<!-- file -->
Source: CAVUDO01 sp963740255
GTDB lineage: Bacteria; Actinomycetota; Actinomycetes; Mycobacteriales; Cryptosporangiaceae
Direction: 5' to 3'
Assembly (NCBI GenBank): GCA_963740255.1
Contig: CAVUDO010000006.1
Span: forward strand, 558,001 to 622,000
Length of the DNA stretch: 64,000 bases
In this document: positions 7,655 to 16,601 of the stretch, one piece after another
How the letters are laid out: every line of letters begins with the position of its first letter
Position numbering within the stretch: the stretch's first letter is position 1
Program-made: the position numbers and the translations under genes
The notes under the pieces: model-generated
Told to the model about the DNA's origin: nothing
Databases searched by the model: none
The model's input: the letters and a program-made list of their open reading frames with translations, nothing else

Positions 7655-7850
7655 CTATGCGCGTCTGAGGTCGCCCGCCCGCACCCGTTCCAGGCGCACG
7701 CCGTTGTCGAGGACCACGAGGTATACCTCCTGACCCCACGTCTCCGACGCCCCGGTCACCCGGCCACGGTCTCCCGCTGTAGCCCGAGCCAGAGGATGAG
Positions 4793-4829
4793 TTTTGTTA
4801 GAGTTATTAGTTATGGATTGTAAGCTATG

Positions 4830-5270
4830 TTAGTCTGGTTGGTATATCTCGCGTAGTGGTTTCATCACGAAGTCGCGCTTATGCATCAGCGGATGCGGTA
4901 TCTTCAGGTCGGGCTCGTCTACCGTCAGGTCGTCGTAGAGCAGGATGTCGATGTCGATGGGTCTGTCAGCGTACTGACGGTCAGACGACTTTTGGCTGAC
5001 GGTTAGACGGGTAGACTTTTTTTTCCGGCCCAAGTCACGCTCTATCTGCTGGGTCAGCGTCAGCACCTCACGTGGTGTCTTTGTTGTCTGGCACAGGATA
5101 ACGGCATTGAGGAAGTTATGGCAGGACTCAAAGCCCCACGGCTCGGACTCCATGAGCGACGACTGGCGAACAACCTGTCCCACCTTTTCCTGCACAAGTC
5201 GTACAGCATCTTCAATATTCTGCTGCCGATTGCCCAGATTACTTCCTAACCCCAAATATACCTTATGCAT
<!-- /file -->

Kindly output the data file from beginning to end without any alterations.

Source: CAVUDO01 sp963740255
GTDB lineage: Bacteria; Actinomycetota; Actinomycetes; Mycobacteriales; Cryptosporangiaceae
Direction: 5' to 3'
Assembly (NCBI GenBank): GCA_963740255.1
Contig: CAVUDO010000006.1
Span: forward strand, 558,001 to 622,000
Length of the DNA stretch: 64,000 bases
In this document: positions 7,655 to 16,601 of the stretch, one piece after another
How the letters are laid out: every line of letters begins with the position of its first letter
Position numbering within the stretch: the stretch's first letter is position 1
Program-made: the position numbers and the translations under genes
The notes under the pieces: model-generated
Told to the model about the DNA's origin: nothing
Databases searched by the model: none
The model's input: the letters and a program-made list of their open reading frames with translations, nothing else

Positions 7655-7850
7655 CTATGCGCGTCTGAGGTCGCCCGCCCGCACCCGTTCCAGGCGCACG
7701 CCGTTGTCGAGGACCACGAGGTATACCTCCTGACCCCACGTCTCCGACGCCCCGGTCACCCGGCCACGGTCTCCCGCTGTAGCCCGAGCCAGAGGATGAG
Positions 4793-4829
4793 TTTTGTTA
4801 GAGTTATTAGTTATGGATTGTAAGCTATG

Positions 4830-5270
4830 TTAGTCTGGTTGGTATATCTCGCGTAGTGGTTTCATCACGAAGTCGCGCTTATGCATCAGCGGATGCGGTA
4901 TCTTCAGGTCGGGCTCGTCTACCGTCAGGTCGTCGTAGAGCAGGATGTCGATGTCGATGGGTCTGTCAGCGTACTGACGGTCAGACGACTTTTGGCTGAC
5001 GGTTAGACGGGTAGACTTTTTTTTCCGGCCCAAGTCACGCTCTATCTGCTGGGTCAGCGTCAGCACCTCACGTGGTGTCTTTGTTGTCTGGCACAGGATA
5101 ACGGCATTGAGGAAGTTATGGCAGGACTCAAAGCCCCACGGCTCGGACTCCATGAGCGACGACTGGCGAACAACCTGTCCCACCTTTTCCTGCACAAGTC
5201 GTACAGCATCTTCAATATTCTGCTGCCGATTGCCCAGATTACTTCCTAACCCCAAATATACCTTATGCAT